Overdose risk for veterans receiving opioids from multiple sources

UMMS Affiliation

Department of Psychiatry; Department of Medicine; Implementation Science and Practice Advances Research Center

Publication Date


Document Type



Health Services Administration | Health Services Research | Mental and Social Health | Military and Veterans Studies | Pharmacy Administration, Policy and Regulation | Psychiatry | Psychiatry and Psychology | Substance Abuse and Addiction


OBJECTIVES: The aim of this study was to evaluate whether veterans in Massachusetts receiving opioids and/or benzodiazepines from both Veterans Health Administration (VHA) and non-VHA pharmacies are at higher risk of adverse events compared with those receiving opioids at VHA pharmacies only.

STUDY DESIGN: A cohort study of veterans who filled a prescription for any Schedule II through V substance at a Massachusetts VHA pharmacy. Prescriptions were recorded in the Massachusetts Department of Public Health Chapter 55 data set.

METHODS: The study sample included 16,866 veterans residing in Massachusetts, of whom 9238 (54.8%) received controlled substances from VHA pharmacies only and 7628 (45.2%) had filled prescriptions at both VHA and non-VHA pharmacies ("dual care users") between October 1, 2013, and December 31, 2015. Our primary outcomes were nonfatal opioid overdose, fatal opioid overdose, and all-cause mortality.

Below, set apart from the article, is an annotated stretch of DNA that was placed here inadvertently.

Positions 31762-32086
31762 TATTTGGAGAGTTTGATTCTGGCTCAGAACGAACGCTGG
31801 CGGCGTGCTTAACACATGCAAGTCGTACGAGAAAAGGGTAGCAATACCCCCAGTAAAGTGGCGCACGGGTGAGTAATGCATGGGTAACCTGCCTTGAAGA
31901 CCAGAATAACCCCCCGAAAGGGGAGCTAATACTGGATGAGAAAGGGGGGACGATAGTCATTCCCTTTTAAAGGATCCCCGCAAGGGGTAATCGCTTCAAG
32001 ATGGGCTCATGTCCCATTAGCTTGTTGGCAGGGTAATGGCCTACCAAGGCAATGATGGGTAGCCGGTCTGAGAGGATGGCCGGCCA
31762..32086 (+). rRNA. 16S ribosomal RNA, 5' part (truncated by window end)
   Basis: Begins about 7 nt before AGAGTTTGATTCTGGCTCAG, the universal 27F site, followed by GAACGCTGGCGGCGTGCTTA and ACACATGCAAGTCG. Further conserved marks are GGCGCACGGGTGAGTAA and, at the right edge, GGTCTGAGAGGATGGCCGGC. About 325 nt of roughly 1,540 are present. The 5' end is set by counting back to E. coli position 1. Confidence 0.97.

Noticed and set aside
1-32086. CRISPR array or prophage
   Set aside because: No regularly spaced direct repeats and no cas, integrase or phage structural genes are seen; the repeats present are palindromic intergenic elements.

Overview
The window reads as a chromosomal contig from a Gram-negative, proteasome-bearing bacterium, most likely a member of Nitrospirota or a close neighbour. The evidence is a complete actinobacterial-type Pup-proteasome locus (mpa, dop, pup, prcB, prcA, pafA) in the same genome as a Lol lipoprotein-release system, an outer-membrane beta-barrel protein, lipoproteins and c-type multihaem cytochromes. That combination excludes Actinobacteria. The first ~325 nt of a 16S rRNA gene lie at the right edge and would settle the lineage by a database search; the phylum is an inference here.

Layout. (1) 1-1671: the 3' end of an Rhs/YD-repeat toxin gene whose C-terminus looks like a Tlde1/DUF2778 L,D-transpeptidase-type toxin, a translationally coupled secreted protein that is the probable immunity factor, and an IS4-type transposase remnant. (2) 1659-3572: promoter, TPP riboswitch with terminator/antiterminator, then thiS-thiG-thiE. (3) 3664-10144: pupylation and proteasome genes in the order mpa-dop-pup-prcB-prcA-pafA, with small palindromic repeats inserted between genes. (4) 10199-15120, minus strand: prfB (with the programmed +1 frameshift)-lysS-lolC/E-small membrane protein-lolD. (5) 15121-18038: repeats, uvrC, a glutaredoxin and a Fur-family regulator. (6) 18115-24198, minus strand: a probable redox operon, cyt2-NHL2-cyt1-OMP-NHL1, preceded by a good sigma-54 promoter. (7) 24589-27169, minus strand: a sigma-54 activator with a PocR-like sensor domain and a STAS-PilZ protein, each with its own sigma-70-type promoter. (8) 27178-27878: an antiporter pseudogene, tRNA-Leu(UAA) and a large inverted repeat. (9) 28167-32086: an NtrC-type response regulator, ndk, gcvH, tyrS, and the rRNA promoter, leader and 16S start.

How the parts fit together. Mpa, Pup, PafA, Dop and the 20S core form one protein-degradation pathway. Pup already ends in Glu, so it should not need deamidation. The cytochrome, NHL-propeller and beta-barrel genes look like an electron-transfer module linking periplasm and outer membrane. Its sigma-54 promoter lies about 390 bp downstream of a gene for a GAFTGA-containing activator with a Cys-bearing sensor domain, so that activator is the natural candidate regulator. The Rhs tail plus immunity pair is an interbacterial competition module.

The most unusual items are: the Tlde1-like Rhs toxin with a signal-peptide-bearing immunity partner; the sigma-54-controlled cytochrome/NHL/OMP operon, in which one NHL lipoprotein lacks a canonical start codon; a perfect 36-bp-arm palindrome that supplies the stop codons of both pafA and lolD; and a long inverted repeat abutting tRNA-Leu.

RESULTS: Compared with VHA-only users, more dual care users resided in rural areas (12.6% vs 10.6%), received high-dose opioid therapy (26.3% vs 7.3%), had concurrent prescriptions of opioids and benzodiazepines (34.8% vs 8.2%), and had opioid use disorder (6.8% vs 1.6%) (P < .0001 for all). In adjusted models, dual care users had higher odds of nonfatal opioid overdose (odds ratio [OR], 1.29; 95% CI, 0.98-1.71) and all-cause mortality (OR, 1.66; 95% CI, 1.43-1.93) compared with VHA-only users. Dual care use was not associated with fatal opioid overdoses.

CONCLUSIONS: Among veterans in Massachusetts, receipt of opioids from multiple sources was associated with worse outcomes, specifically nonfatal opioid overdose and mortality. Better information sharing between VHA and non-VHA pharmacies and prescribers has the potential to improve patient safety.


Am J Manag Care. 2018 Nov;24(11):536-540.

Journal/Book/Conference Title

The American journal of managed care

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Link to Article in PubMed

PubMed ID